by Niklas Göransson
With their new album, “Sanger fra Auschwitz”, Norway’s Katechon severs all ties with their esoteric past and instead focus wholeheartedly on the potential for chaos in the madness of crowds.
– Musically, we were aiming for an album that expresses despair. Not necessarily in a misanthropic or suicidal fashion but rather an overall sense of hopelessness. This time we wanted the usual warmth from the guitars and drums, yet at the same time making them feel as cold as the steel gates of Auschwitz. We sought a full, rich, and textured sound and so added a lot of subtle guitars in the background. There are also plenty of mellotrons and synthesisers incorporated – inaudible for the most part, except for when they suddenly burst out blazing and demand full attention in the soundscape. None of us have spent this much time in the studio on one single album before, and hopefully the extra effort invested is something the audience will appreciate. If not, we’re going back to straightforward song structures.
Now, the choice of album title, “Sanger fra Auschwitz”, is undoubtedly somewhat eye-catching. Reminds me somewhat of the approach taken by KATECHON’s countrymen FORGOTTEN WOODS.
– It was back in early 2017 when I first approached the band with my idea of a concept album focusing on the Holocaust. Most of us aren’t afraid of dealing with sinister themes – at least musically and lyrically – but this one, we agreed, needed to be handled with extreme caution. For me, the biggest fear was being labelled a nazi. I’ve worked with ant-racist groups and been part of the hardcore-punk scene in Norway for over twenty years; I wouldn’t say being anti-nazi is an emblem I wear with pride but, rather, it’s ingrained in my DNA. Any ideology advocating for the seclusion, extermination, or repression of humans on the basis of race, sexuality, gender, or religion is an ideology that needs to be fought back against.
My interviewee, KATECHON vocalist Leif Ottar, mentions that the record itself isn’t preaching in any way; at least not intentionally.
– Obviously, I can’t control the narrative after it’s left my hands – whatever I tried to say is insignificant compared to how the audience perceives it. But, and that’s a big but, whatever you perceive as the intention of an implicit writer doesn’t necessary correlate with those of the actual writer. I approached the subject with caution and respect for anyone whose family or affiliations have been touched by the horrid events of the nazi extermination camps. While no one can claim ownership to any part of history it is of course sensible to conclude that different groups have a stronger attachment to certain parts of history than others. In no way can I claim to feel the same horror as Jews who see synagogues vandalised, set fire to, or bombed by extreme right-wing groups. The Holocaust is without doubt a far more integral part of their history than mine. Therefore, it’s integral to treat the subject matter with the utmost respect. When it comes to writer intentions, I always find it useful to separate between the narrator, the implicit writer, and the actual writer.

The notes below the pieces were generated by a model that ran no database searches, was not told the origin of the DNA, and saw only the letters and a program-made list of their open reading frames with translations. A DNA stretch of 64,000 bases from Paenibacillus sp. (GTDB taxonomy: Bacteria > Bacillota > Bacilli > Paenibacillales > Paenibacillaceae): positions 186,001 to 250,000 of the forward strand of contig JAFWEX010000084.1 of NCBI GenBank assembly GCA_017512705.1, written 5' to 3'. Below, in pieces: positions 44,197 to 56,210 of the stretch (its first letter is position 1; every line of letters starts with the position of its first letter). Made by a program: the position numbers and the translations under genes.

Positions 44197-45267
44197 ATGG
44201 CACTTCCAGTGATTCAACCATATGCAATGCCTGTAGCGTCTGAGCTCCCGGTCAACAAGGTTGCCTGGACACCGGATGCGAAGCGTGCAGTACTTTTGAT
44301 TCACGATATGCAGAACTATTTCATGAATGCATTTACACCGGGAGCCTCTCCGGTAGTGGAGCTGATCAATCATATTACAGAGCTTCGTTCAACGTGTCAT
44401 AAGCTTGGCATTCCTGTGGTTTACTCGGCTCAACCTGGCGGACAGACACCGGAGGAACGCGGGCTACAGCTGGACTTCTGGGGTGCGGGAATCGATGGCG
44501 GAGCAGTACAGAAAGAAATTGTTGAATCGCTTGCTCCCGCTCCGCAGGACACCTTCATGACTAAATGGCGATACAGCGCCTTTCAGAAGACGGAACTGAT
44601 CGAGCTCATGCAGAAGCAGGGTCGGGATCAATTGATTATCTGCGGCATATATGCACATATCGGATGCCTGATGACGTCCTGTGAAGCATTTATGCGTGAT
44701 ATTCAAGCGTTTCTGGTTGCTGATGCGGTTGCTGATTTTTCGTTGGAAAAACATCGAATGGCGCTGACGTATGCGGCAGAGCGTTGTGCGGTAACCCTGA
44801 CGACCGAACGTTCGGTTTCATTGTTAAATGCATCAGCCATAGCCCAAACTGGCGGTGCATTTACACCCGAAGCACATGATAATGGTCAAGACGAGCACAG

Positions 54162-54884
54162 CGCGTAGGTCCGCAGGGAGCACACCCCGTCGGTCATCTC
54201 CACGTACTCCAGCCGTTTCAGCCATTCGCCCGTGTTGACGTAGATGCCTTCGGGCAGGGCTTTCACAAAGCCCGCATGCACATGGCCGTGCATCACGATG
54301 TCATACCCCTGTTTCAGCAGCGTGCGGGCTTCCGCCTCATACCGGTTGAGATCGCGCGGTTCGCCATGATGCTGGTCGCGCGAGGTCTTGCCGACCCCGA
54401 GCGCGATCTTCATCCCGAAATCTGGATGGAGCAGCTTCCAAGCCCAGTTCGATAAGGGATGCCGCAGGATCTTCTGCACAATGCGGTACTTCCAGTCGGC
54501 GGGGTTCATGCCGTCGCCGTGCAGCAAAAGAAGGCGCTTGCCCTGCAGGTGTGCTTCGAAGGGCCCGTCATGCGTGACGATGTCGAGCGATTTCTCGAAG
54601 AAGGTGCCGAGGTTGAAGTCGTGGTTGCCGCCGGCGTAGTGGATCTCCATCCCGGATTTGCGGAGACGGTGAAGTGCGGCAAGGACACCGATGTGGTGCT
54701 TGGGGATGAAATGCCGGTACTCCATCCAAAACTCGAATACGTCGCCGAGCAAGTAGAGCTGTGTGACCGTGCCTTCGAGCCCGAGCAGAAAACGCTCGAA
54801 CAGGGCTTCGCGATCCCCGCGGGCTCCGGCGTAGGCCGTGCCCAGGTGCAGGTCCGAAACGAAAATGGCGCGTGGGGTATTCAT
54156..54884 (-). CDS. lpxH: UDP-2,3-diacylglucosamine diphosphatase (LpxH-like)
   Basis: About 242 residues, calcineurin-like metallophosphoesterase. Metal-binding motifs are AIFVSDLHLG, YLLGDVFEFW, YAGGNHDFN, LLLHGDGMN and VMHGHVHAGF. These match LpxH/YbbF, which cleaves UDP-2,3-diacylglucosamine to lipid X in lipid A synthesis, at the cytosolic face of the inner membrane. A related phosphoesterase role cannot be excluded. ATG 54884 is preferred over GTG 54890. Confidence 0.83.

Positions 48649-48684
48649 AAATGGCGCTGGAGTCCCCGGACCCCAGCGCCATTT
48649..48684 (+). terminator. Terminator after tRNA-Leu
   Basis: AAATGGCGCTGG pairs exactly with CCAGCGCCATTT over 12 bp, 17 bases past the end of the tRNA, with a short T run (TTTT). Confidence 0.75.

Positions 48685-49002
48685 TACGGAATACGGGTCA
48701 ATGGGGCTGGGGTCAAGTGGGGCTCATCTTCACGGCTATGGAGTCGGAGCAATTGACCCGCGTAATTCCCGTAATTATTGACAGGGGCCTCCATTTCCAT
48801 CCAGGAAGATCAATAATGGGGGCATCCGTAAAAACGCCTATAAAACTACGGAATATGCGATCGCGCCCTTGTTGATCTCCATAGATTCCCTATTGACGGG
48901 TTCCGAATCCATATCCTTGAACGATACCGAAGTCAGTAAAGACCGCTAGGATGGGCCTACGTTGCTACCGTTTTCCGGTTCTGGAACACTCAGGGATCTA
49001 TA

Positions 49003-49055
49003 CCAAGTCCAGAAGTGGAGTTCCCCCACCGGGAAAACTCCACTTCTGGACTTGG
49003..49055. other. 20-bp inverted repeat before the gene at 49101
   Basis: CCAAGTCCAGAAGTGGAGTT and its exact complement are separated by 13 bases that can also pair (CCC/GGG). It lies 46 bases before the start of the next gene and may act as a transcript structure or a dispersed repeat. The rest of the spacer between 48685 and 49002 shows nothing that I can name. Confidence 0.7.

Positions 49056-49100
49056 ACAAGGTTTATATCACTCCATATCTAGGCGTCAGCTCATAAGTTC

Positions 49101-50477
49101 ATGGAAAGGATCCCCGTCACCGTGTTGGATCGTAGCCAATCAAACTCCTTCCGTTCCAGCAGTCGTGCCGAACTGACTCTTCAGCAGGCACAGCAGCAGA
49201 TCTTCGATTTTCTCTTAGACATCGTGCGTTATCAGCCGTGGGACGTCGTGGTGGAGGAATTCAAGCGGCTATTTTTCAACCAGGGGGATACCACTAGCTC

In a bid to clarify, Leif explains that the narrator is the voice reciting the lyrics, the implicit writer is the one in control of what’s being said – who asserts intention – while the actual writer, himself in this case, might not even agree with what the aforementioned two are doing.
– Parts of the lyrics, when separated from the rest, even seem to agree with the nazis; however, the overall intentions of the implicit writer would suggest something else entirely. The implicit writer, as much as I try to control him when working on lyrics, could be perceived completely different depending on your social, ethical, moral, and religious identity. When writing I always try to imagine an implicit reader, but totally controlling his or her perception is impossible. I can only attempt to lead you to what I’m trying to say – perhaps failing miserably, which might not even be by mistake. There’s also the question of how you use language. I implement a lot of irony and ambiguity and if listeners lack the means of detecting this then I’d argue that the fault is on them. I don’t think art can ever be totally separated from the artist. Let’s say you see a painting you find interesting, you’ll automatically create an implicit artist which you assign certain values to. It might not even be close to the artist’s own values, but still you do it.
Inspecting KATECHON’s discography, “Sanger fra Auschwitz” doesn’t appear to have been their first such rodeo; I spotted on the cover of their 2013 debut, “Man, God, Giant”, what appears to be one of the original boys in the hood.